• Short Paper 1: Rhetorical analysis of an archival piece of journalism, 10%
  • Paper 1: Comparative paper, 10%
  • Short Paper 2: Analysis of a born-digital platform, 10%
  • Paper 2: Audience Analysis, 20%
  • Short Paper 3: Pitch, 20%
  • Paper 3: Longer Pitch (Optional creative component) 20%
  • Final Presentation: 5%

 

Required Texts: 

  • Graff, Gerald and Cathy Birkenstein. They Say, I Say. New York: W. W. Norton and Company, 2007.
  • A course packet will be available on Canvas. Some journalists and writers featured will include: Hunter S. Thompson, Joan Didion, Nathan Heller, Adrian Chen, and Lindy West. 

RHE F306 • Rhetoric And Writing

85390 • Summer 2016
Meets MTWTHF 11:30AM-1:00PM MEZ 2.118

Multiple meeting times and sections. Please consult the Course Schedule for unique numbers.

This does NOT meet the Writing Flag requirement.

This composition course provides instruction in the gathering and evaluation of information and its presentation in well-organized expository prose. Students ordinarily write and revise four papers. The course includes instruction in invention, arrangement, logic, style, revision, and strategies of research.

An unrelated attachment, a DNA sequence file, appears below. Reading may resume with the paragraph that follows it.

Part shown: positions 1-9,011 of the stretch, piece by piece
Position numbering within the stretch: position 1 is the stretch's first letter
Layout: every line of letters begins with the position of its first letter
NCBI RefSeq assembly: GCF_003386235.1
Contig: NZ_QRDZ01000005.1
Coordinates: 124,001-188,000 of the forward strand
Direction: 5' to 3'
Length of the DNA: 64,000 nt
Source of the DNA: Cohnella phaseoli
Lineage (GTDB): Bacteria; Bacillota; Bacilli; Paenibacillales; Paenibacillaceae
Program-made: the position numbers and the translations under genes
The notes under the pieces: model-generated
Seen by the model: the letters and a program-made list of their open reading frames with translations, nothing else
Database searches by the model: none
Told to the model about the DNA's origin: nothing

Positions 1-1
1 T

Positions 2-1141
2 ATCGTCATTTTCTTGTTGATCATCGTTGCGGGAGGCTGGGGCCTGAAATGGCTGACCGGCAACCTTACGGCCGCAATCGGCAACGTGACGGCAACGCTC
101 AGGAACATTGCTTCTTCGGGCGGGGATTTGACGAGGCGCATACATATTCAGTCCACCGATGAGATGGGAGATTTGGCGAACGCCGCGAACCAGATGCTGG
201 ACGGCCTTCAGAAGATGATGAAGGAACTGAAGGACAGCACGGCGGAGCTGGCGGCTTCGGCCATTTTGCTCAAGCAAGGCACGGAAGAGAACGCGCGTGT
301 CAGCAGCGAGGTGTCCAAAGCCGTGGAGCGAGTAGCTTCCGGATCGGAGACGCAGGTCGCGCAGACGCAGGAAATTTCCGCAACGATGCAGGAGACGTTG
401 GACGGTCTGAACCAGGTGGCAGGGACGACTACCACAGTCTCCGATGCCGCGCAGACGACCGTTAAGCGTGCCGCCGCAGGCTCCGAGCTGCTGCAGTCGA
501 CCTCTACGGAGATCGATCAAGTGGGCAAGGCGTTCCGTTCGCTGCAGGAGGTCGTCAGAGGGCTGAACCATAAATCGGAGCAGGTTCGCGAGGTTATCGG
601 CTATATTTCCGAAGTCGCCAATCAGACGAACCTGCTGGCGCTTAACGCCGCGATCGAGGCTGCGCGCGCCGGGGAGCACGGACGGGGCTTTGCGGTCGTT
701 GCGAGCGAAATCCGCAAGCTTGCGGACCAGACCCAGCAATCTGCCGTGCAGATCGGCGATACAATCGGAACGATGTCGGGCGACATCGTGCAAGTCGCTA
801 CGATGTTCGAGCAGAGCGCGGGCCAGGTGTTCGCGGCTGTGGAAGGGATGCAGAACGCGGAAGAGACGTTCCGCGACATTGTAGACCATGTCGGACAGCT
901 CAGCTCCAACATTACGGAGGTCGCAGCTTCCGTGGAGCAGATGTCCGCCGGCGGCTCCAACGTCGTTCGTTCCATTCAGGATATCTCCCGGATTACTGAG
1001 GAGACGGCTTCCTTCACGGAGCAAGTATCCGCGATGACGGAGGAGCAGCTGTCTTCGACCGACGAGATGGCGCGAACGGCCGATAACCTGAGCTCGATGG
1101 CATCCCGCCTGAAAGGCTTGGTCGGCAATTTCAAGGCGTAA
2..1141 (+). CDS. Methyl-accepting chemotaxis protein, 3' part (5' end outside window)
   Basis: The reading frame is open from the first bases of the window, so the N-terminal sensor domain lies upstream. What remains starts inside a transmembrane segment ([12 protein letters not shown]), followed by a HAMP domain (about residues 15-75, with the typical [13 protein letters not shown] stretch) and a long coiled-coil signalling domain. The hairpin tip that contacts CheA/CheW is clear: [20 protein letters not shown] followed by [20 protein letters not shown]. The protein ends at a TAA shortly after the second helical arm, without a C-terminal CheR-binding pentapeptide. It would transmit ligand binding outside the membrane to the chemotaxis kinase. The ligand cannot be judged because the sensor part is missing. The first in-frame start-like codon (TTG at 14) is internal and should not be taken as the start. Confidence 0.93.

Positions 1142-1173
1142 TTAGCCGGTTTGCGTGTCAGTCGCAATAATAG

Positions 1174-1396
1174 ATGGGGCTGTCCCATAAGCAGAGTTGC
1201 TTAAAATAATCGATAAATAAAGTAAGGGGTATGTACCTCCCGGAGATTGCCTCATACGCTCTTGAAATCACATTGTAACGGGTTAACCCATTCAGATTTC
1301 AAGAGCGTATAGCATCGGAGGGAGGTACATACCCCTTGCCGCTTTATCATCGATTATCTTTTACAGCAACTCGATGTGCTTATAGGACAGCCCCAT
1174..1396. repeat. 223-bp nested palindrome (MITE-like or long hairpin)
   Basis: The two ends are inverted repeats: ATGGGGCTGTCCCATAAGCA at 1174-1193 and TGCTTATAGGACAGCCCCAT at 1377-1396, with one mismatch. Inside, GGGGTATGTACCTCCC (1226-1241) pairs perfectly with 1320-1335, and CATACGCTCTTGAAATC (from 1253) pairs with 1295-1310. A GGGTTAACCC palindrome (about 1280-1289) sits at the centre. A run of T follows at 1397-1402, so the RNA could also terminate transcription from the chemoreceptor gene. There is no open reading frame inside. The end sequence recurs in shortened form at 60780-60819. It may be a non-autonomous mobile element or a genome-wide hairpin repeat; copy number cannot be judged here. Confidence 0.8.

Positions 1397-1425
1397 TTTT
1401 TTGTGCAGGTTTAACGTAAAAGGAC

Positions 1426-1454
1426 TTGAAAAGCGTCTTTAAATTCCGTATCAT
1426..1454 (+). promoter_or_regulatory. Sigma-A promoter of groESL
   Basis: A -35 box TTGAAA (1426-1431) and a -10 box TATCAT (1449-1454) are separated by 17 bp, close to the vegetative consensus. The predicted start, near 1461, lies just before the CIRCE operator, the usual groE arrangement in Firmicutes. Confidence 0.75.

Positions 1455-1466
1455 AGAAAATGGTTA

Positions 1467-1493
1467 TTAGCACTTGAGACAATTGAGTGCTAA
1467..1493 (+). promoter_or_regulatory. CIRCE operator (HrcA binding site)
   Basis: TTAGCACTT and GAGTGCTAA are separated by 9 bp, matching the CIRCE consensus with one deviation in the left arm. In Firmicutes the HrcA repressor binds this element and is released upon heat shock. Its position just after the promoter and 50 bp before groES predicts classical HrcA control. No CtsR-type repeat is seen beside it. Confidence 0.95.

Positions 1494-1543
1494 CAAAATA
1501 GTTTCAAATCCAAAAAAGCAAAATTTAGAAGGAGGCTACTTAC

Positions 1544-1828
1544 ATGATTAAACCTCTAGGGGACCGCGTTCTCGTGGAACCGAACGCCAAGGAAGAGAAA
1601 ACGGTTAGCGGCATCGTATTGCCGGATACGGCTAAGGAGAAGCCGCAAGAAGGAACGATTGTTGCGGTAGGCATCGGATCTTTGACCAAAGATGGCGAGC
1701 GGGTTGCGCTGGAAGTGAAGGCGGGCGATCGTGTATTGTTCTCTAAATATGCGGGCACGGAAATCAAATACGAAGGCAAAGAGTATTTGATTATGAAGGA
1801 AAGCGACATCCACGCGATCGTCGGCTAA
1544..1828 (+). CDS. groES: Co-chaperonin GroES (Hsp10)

Course centered around the First-Year Forum (FYF) selected readings. Students focus on the foundational knowledge and skills needed for college writing. In addition, they are introduced to basic rhetoric terms and learn to rhetorically analyze positions within controversies surrounding the FYF readings.

RHE 306 is required of all UT students. Contact the Measurement and Evaluation Center, 2616 Wichita (471-3032) to petition for RHE 306 credit.